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2011 State Cigarette Excise Taxes

 State Cigarette Excise Taxes: 2011 and 2012

Note - As of June 24, 2012, Illinois' cigarette excise tax increased to $1.98 per pack. As of July 1,2013, Minnesota's cigarette excise tax increased to $2.83 per pack. As of August 1, 2013, Massachusetts' cigarette excise tax increased to $3.51 per pack.
All other rates on the map and tables below on this page are current as of August 1, 2013.

 Cigarette Excise Tax Rates (in $) by Tax Rate

 Cigarette Excise Tax Rates (in $) by State and Territory 

 Cigarette Excise Tax Facts

 

 

United States Map of State Cigarette Excise Taxes 2011

 

 

 

 

 

 

 

 

 

 

 

 

 

 

 

 

 

 

Enacted Cigarette Excise Tax Rates per 20 Pack (in $) by Tax Rate
 

 New York                   

 4.35 

 Iowa

 1.36

 Rhode Island

 3.46

 Florida

 1.339

 Connecticut

 3.40

 Ohio                                               

 1.25

 Hawaii               

 3.20

 Oregon

 1.18

 Washington

 3.025

 Arkansas

 1.15

 Guam

 3.00

 Oklahoma

 1.03

 New Jersey

 2.70

 Indiana

 0.995

 Vermont

 2.62

 Illinois

 1.98

 Wisconsin

 2.52

 California

 0.87

 Massachusetts

 3.51 as of 8/1/13

 Colorado

 0.84

 District of Columbia

 2.50

 Nevada

 0.80

 Puerto Rico

 2.23

 Kansas

 0.79

 Alaska

 2.00

 Mississippi

 0.68

 Arizona

 2.00

 Nebraska

 0.64

 Maine

 2.00

 Tennessee

 0.62

 Maryland

 2.00

 Kentucky

 0.60

 Michigan

 2.00

 Wyoming

 0.60

 Northern Marianas

 1.75

 Idaho

 0.57

 Montana                     

 1.70

 South Carolina                 

 0.57

 Utah                          

 1.70

 West Virginia

 0.55

 New Hampshire                         

 1.68

 North Carolina

 0.45

 New Mexico                                                            

 1.66

 North Dakota

 0.44

 Delaware

 1.60

 Alabama

 0.425

 Pennsylvania

 1.60

 Georgia

 0.37

 Minnesota

 2.83 as of 7/1/13

 Louisiana

 0.36

 South Dakota

 1.53

 Virginia

 0.30

 Texas

 1.41

 Missouri                                          

 0.17

 

 

 

Enacted Cigarette Excise Tax Rates per 20 Pack (in $) by State or Territory
 

 Alabama

 0.425

 Montana

 1.70

 Alaska

 2.00

 Nebraska

 0.64

 Arizona

 2.00

 Nevada

 0.80

 Arkansas

 1.15

 New Hampshire

 1.68

 California

 0.87

 New Jersey

 2.70

 Colorado

 0.84

 New Mexico               

 1.66

 Connecticut

 3.40

 New York                    

 4.35

 Delaware

 1.60

 North Carolina

 0.45

 District of Columbia

 2.50

 North Dakota

 0.44

 Florida

 1.339

 N. Marianas Islands

 1.75

 Georgia

 0.37

 Ohio

 1.25

 Guam

 3.00

 Oklahoma

 1.03

 Hawaii                   

 3.20

 Oregon

 1.18

 Idaho

 0.57

 Pennsylvania

 1.60

 Illinois

 1.98

 Puerto Rico

 2.23

 Indiana

 0.995

 Rhode Island

 3.46

 Iowa

 1.36

 South Carolina             

 0.57

 Kansas

 0.79

 South Dakota

 1.53

 Kentucky

 0.60

 Tennessee

 0.62

 Louisiana

 0.36

 Texas

 1.41

 Maine

 2.00

 Utah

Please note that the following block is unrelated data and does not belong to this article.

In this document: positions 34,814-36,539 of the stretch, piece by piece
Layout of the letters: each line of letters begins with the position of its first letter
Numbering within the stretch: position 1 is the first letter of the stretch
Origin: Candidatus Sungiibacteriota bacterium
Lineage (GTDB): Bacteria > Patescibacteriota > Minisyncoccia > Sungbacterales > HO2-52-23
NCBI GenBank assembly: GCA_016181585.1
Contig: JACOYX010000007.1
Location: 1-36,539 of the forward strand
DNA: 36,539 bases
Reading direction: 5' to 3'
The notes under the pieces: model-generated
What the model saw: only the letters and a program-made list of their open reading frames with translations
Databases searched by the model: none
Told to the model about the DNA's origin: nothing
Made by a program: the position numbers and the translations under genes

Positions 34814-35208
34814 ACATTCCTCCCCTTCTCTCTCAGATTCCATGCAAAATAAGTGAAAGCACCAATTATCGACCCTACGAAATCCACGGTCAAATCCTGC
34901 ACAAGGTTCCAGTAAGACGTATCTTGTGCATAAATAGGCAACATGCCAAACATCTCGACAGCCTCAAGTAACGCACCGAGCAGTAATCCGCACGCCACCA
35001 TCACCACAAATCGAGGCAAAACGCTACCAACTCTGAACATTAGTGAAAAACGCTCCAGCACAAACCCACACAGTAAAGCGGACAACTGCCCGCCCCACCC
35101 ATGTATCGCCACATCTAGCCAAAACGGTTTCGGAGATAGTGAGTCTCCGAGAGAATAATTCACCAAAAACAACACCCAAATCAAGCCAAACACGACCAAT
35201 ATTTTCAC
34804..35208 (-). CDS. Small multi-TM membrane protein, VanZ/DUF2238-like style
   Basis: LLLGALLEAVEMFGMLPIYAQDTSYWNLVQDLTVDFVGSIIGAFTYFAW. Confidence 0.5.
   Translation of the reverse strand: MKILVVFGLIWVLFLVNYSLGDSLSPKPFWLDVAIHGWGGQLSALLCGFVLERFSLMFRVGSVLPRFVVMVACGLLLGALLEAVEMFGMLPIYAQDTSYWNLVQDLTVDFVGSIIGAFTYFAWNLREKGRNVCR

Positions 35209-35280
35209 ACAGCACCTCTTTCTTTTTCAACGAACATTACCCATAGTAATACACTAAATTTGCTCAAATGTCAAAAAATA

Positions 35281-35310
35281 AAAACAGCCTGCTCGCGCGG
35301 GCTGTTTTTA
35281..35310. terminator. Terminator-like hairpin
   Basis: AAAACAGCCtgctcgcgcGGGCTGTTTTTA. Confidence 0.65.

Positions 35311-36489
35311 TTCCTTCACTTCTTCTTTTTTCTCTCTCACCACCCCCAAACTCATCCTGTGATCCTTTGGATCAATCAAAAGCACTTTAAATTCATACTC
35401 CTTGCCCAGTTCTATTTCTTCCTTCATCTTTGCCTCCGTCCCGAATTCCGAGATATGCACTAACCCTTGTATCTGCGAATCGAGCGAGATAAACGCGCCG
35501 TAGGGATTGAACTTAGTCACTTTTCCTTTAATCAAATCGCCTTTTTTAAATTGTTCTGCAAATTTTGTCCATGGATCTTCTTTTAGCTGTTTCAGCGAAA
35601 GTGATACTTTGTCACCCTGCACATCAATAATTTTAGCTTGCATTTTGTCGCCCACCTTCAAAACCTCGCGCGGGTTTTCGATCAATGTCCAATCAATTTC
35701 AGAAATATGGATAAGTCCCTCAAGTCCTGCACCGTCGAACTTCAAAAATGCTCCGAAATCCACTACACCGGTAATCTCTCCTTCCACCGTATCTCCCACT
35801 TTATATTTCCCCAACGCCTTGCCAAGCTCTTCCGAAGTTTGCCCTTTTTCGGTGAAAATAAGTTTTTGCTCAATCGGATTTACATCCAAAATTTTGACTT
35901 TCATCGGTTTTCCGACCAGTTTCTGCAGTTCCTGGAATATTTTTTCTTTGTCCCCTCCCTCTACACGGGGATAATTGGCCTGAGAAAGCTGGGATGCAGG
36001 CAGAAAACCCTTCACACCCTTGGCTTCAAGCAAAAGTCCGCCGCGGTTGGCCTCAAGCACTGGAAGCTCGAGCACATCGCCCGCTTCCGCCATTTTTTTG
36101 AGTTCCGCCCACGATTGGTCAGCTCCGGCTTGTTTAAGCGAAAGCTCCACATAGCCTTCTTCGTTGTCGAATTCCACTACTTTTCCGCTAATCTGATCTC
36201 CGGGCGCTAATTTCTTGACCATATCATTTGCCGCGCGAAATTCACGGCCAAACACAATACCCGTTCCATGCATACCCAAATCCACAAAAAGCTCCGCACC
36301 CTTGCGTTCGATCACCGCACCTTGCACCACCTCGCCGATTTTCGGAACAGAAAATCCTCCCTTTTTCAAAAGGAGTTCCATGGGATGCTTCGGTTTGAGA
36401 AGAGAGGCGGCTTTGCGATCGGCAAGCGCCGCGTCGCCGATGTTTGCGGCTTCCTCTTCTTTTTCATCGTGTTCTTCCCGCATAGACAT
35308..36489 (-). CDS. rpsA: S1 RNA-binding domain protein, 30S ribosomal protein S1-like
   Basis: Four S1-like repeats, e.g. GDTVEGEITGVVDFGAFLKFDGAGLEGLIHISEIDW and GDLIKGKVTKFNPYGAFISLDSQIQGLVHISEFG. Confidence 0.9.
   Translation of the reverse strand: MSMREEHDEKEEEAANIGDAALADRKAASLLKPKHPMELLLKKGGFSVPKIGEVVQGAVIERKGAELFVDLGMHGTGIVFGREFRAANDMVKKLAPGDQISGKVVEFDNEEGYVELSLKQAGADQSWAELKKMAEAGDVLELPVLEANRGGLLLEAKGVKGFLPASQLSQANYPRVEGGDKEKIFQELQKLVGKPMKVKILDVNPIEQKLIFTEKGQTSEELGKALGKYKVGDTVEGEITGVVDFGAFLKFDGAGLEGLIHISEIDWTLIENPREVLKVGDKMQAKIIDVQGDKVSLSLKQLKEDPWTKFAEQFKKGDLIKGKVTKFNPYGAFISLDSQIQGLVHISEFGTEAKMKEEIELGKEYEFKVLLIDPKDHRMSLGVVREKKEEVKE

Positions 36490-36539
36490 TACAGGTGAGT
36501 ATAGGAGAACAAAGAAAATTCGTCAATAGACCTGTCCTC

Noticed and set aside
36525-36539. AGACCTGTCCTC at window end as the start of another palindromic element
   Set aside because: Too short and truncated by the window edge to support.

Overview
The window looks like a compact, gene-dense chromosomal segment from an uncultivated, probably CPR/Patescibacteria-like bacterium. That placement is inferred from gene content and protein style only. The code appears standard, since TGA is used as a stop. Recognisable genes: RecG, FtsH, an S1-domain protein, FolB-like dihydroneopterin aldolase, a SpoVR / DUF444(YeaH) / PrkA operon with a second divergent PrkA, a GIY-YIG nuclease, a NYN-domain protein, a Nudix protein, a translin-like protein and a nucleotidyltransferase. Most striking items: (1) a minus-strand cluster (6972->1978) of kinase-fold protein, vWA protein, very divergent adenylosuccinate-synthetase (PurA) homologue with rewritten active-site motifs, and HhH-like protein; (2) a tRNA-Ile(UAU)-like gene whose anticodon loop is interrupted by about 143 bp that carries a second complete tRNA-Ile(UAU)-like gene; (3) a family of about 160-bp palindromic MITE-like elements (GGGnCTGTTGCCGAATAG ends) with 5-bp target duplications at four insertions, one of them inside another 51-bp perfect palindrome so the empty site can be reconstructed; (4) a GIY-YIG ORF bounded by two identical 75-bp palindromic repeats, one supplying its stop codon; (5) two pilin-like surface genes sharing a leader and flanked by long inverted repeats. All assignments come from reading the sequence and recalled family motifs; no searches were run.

1.70

 Maryland

 2.00

 Vermont

 2.62

 Massachusetts

3.51 as of 8/1/13

 Virginia

 0.30

 Michigan

 2.00

 Washington

 3.025

 Minnesota

 2.83 as of 7/1/13

 West Virginia

 0.55

 Mississippi

 0.68

 Wisconsin

 2.52

 Missouri

 0.17

 Wyoming

 0.60

 

 
Cigarette Excise Tax Facts

  • Cigarette smoking is the leading preventable cause of death in the United States.
  • The federal cigarette excise tax increased to $1.00 on April 1, 2009. 
  • In FY2010, seven states—Arizona, California, Colorado, Michigan, Oregon, South Carolina and South Dakota—funded their entire tobacco prevention and cessation programs through tobacco excise tax revenues. Four more states—Idaho, Louisiana, Oklahoma and Utah—used tobacco tax revenue to partially fund their programs.
  • The U.S. Centers for Disease Control & Prevention estimates that total economic costs (direct medical costs and lost productivity) associated with cigarette smoking are $10.47 per pack of cigarettes sold in the United States.
  • According to the CDC, cigarette smoking was estimated to be responsible for $193 billion in annual health-related economic losses in the United States ($96 billion in direct costs and $97 billion in lost productivity).
  • A 10% increase in price has been estimated to reduce overall cigarette consumption among adolescents and young adults by about 4%.
  • Increasing a cigarette excise tax can result in stockpiling of cigarettes prior to the implementation of the tax and a temporary drop in sales immediately following the tax increase.

Sources:
The American Lung  Association. "SLATI Database". State Legislated Actions on Tobacco Issues: 2010.
Centers of Disease Control and Prevention. Fact Sheet: Economic Facts About U.S. Tobacco Use and Tobacco Production. Updated May 2009.
Centers for Disease Control and Prevention. Fact Sheet: Fast Facts. Updated March 2011.
Centers for Disease Control and Prevention. Reducing Tobacco Use: A Report of the Surgeon General. Updated 2000.
Federation of Tax Administrators, State Excise Tax Rates on Cigarettes. March 2011.

NCSL. Health Care Provider and Industry Taxes and Fees. September 2012,

Legislators and Legislative Staff: click here to obtain more information on this topic.

 

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